In addition to civilian and police cars, I've tracked down a couple Chinese made diecast BTR-80s, two Russian army trucks, a New Ray AH-64 Apache gunship, and a couple M-48 Patton tanks (plastic army men tanks are spot on - look for older Timmee casts that are much more detailed), all in 1/55.  I've also added a pair of MotorMax Hind Ds and a few New Ray UH-60 Blackhawks in 1/60.  I find that larger helicopters can be a bit smaller scale on the table top and not look ridiculous.  I'm also looking to pick up a couple New Ray CH-46s in 1/55, and maybe their 1/60 scale Chinook.

Imagine trying to field those in 1/43 or 1/48 scale... there'd be no room for the minis to move.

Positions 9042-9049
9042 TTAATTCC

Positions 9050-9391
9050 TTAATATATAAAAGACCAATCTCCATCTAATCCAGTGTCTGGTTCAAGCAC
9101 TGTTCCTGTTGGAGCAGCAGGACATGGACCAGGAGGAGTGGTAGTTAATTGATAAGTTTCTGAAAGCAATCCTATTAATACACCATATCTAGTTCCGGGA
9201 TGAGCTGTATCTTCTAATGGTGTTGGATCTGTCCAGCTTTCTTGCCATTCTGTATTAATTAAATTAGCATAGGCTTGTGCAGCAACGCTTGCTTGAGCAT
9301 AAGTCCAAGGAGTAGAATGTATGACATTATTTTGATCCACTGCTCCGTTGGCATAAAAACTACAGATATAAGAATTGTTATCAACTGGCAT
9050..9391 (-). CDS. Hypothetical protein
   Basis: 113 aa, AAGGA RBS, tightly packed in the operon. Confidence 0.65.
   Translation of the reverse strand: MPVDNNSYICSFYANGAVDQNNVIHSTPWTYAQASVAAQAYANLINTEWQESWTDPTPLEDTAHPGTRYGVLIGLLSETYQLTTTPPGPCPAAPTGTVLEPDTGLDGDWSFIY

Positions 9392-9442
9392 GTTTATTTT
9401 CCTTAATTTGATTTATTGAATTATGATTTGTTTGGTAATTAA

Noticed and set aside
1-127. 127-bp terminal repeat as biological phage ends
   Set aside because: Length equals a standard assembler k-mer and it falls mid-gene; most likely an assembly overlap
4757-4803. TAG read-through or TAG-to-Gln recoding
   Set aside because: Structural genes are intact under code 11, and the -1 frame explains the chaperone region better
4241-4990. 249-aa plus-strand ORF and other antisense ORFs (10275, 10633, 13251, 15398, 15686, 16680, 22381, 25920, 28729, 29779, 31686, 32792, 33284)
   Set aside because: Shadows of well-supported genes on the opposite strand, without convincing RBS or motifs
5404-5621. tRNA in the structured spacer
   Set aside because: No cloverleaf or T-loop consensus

14 August, 2012

Chiappa Rhino Revolvers

Below find complete stats for the Chiappa Rhino series of revolvers (featured prominently in the new Total Recall) for use in modern and near future Savage Worlds powered gaming.

Introduced in 2009, The Chiappa Rhino series is a modern Italian revolver design from the minds of Antonio Cudazzo and Emilio Ghisoni. Ghisoni's previous work included the Mateba revolver which the Rhino shares similarities.

Like the Mateba, the Rhino's barrel is located below the revolver axis pin and fires from the lowest chamber (unlike traditional revolvers which fire from the uppermost chamber). This inverted design produces less muzzle flip as the recoil forces are more in-line with the forearm.  Of particular note is that the Rhino utilizes a striker-type hammer that is completely internal; What appears to be a conventional hammer is actually a charging lever that cocks the hammer when pulled back and then returns fully forward.